When our family was considering adoption, we felt strongly led to adopt domestically from the United States. However, we have friends who felt strongly pulled to adopt internationally. We also have friends who have adopted from foster care. Neither method of adoption is wrong, but all three ARE right. If all three ways are indeed right, how do some families come to the decision to adopt internationally rather than domestically? Here are a few thoughts that may affect their decision to adopt internationally.
First, there are the obvious reasons some families choose international adoption. International adoption has more predictable wait times and costs; therefore, it can be more desirable than the more unpredictable time frames and costs of domestic or foster care adoptions. Some families want to adopt an older child or have no age preference which are factors that can make international adoption a little simpler. Some consider it a positive thing that there may be no familial ties, and the adoption has a lesser chance of falling through. Many families are gifted with a passion and equipped for the possibility of a special needs adoption—something that is highly likely in international adoption. One or more of these examples are ones that may influence prospective adoptive parents to consider international adoption.
Another explanation for the pursuit of international adoption is that the eye affects the heart. What one sees and knows influences how one looks at things. A family may see a picture of a child in need or hear stories of children in orphanages, and their hearts cannot help but be stirred. The knowledge that international orphans have far greater needs than domestic orphans cannot be overlooked. This article aptly states that while the greatest need of orphaned children is the need for parents, adoptive parents drawn to intercountry adoption reason that children in developing nations face threats that U.S. children do not face. Orphaned children in other countries are:
1. at risk of death due to unclean water or malnutrition,
2. at risk of death due to insufficient or no shelter,
3. at risk of having no education or economic opportunity,
4. at risk of disease, even death by preventable disease,
5. at greater risk of sex trafficking,
6. at risk of being conscripted as child soldiers,
7. at risk of being conscripted for child labor.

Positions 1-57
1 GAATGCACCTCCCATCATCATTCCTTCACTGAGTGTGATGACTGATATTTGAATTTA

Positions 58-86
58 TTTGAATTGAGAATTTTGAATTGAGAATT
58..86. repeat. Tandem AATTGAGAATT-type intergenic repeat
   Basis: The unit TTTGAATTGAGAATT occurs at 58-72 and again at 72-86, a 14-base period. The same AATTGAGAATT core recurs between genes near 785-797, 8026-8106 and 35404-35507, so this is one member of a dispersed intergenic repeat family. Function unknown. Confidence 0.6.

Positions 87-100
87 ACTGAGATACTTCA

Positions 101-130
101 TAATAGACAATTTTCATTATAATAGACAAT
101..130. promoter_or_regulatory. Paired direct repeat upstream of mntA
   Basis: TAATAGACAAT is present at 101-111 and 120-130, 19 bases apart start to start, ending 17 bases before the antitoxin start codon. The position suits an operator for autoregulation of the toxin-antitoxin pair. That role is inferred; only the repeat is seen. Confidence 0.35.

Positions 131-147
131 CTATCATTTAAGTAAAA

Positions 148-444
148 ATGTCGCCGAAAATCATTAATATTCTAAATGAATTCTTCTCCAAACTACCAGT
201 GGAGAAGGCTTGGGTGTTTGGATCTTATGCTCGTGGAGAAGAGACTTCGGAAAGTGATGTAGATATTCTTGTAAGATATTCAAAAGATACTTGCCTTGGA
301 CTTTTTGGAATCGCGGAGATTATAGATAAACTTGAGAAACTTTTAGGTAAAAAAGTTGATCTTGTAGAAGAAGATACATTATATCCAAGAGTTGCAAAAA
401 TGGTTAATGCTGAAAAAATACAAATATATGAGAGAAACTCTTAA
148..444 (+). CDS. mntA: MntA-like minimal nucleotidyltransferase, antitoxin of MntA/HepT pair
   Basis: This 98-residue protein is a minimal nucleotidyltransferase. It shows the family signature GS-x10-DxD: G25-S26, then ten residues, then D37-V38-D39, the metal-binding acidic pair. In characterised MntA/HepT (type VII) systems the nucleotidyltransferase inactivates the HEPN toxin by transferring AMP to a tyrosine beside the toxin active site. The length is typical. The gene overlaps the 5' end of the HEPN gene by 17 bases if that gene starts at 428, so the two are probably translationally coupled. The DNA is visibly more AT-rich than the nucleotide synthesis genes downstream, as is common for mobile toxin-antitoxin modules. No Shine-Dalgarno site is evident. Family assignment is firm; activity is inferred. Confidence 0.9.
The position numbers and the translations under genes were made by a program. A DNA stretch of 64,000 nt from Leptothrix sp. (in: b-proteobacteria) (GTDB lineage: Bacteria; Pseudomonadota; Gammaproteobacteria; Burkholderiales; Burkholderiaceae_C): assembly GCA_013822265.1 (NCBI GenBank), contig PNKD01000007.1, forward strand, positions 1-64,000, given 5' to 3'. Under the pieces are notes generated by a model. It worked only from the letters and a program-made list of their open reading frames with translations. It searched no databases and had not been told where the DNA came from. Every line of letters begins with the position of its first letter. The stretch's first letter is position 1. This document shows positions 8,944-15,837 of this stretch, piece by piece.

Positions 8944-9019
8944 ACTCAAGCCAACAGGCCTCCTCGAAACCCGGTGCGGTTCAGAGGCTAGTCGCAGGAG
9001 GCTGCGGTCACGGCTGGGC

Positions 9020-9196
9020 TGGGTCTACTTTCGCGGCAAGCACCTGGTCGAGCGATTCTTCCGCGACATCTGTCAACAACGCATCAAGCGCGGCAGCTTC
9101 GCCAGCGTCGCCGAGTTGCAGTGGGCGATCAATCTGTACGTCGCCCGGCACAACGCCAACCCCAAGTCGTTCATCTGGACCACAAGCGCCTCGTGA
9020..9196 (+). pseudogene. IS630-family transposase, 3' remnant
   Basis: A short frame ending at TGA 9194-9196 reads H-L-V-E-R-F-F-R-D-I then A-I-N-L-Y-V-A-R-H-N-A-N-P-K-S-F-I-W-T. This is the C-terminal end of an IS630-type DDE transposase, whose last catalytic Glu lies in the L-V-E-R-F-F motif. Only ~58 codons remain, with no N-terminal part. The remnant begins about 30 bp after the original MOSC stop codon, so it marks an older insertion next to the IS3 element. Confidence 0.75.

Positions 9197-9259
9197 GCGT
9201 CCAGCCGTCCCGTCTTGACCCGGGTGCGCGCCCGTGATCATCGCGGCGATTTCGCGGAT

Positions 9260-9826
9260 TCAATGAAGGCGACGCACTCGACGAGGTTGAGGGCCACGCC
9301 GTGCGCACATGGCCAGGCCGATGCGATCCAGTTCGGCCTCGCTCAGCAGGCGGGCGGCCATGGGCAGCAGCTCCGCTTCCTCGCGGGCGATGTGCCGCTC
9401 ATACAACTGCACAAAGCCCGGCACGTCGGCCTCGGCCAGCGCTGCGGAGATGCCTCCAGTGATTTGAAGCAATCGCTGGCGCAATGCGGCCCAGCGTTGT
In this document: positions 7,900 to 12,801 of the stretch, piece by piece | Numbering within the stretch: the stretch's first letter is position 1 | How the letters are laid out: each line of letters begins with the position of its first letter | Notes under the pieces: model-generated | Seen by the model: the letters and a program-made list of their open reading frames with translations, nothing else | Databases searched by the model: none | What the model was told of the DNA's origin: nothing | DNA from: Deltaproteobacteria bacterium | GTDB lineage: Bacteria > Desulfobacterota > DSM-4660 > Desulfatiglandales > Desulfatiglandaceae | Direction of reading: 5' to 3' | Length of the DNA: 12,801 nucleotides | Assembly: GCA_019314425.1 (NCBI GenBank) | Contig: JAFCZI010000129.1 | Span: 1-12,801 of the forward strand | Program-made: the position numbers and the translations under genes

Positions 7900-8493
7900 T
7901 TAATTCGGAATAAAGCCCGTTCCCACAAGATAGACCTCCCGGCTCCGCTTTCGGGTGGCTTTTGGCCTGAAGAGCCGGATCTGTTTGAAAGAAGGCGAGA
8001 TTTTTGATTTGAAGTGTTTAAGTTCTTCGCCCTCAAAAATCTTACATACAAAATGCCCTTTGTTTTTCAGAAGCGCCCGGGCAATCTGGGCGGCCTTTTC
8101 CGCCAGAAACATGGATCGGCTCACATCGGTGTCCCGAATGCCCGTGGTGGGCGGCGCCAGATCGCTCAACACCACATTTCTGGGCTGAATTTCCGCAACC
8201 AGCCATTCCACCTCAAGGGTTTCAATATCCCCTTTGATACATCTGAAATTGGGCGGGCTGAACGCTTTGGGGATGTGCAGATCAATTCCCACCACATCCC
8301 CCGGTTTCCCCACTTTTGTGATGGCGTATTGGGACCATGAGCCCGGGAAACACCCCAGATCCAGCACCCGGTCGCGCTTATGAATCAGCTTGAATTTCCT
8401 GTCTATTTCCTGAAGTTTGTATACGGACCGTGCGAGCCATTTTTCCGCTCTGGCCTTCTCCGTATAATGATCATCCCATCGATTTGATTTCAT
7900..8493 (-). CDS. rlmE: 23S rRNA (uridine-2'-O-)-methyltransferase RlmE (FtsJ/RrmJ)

While the American foster system has its flaws, children in foster care don’t face those horrors. Children in foster care have access to medical care, Medicaid, court reviews, and oversight from agencies. Granted, they may be at a higher risk for other problems and the lack of a life-long family connection, but some adoptive families are drawn to children with greater needs in developing countries.
Another reason that adoptive families may pursue international adoption is because they have a personal connection to that country. An individual may have been internationally adopted and desires to also adopt from his or her birth country. Or maybe a person’s ancestry traces back to that particular country, and he or she then wants to adopt a child who shares that heritage. A connection to a certain country can be formed for a variety of reasons: friends adopted from that country, acquainted with international adult or child adoptees, or trips to visit that country. However the connection is created, it can be a powerful motivator for one to pursue adoption from that country.
Probably the most important prompting for families who choose to adopt internationally is that they feel a “call” to do so. This is sometimes difficult to explain. For some, it is lingering heavy heart for orphans. Sometimes people cannot escape the feeling that they are meant to do something and are unable to escape the desperate need before them. David Platt, in his book Radical, said, “We learned that orphans are easier to ignore before you know their names. They are easier to ignore before you see their faces. It is easier to pretend they’re not real before you hold them in your arms. But once you do, everything changes.” Those who felt led to international adoption realize that it may not be meant for everyone, but it is definitely meant for them.
Ultimately, whatever avenue you choose to grow your family should be one that you have thought through. Each method of adoption comes with its own challenges, struggles, and joys, and no adoption journey is alike. I know a single mom who worked in U.S. foster care and domestic adoption, who—after running from her call to international adoption—surrendered to God’s prompting and now has a beautiful little boy. When I asked her why she chose to adopt internationally she said, “God calls everyone to different things. Never again will I try to figure out ‘why’ someone does something because God taught me clearly that He calls us all to different places/things. Just be willing to answer His call, no matter where He takes you.” Another adoptive mom stated it best when she said, “We are called to love God’s children regardless of their geographic location. You can argue one side vs. another until you are blue in the face, but at the root of it all, every child needs to have the unconditional love of a family.”